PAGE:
On the final sunset of our second workshop, Don Smith and I guided the group to Desert View, where we all spread along the rim west of the Watchtower. The canyon was extremely hazy, but I told everyone in the group within earshot that the haze would subdue the sun enough that we’d probably get that red rubber ball sun as it dropped from view.

I wasn’t planning to shoot, but as I stood on the rim working with the students (who were by now pretty independent anyway), I couldn’t resist setting up my tripod and breaking out the 150-600. Anticipating where the sun would reach the horizon, I moved a little east to balance it better with the most striking features in the view. Then I framed up my composition and waited for the sun to slip into the haze. With the help of my 3-stop Singh-Ray reverse graduated neutral density filter, I was indeed able to retain some yellow in the sun while still capturing silhouettes of the ridges stacked all the way to the horizon.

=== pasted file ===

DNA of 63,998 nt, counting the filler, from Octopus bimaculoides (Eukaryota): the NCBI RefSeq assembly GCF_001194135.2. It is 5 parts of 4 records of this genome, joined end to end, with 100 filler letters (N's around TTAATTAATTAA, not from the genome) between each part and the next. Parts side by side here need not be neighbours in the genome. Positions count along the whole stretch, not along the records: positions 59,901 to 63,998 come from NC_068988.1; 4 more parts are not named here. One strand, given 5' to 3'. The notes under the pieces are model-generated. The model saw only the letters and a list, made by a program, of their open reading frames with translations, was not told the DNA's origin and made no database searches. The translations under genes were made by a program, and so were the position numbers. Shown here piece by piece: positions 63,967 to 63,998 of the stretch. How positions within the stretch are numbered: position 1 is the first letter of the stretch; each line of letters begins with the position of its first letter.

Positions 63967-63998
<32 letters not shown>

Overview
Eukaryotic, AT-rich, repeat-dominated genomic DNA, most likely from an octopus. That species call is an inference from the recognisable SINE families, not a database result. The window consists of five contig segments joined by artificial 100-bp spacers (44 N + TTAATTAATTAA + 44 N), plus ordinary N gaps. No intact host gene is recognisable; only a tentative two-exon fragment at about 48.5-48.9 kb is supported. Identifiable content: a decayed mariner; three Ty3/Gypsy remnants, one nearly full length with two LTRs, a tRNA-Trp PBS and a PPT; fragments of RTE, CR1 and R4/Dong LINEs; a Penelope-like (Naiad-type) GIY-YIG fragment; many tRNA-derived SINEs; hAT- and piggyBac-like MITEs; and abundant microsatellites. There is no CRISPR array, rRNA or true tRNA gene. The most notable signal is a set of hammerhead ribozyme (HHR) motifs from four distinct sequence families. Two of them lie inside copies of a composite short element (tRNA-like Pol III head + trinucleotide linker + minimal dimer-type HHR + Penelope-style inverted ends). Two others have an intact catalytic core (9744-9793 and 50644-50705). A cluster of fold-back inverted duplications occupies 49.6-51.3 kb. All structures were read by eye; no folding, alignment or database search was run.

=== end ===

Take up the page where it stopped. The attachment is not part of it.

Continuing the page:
When I got the image home and opened it in Lightroom, the canyon was completely black, and the sun was a white disk. But tugging the Shadows slider to the right pulled out the silhouettes you see here (with remarkably little noise), and dragging the Highlights slider all the way to the left filled almost the entire sun with yellow (a thin band of white remained along the top edge, which I touched up in Photoshop). While the sun appeared more red to my eye, I was thrilled to get any color at all.

A long shot gallery

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The dark night

Gary Hart Photography: Angel's View, Milky Way from Angel's Window, Grand Canyon

Angel’s View, Milky Way from Angel’s Window, Grand Canyon
Sony a7S
Rokinon 24 f1.4
20 seconds
ISO 6400

How to offend a photographer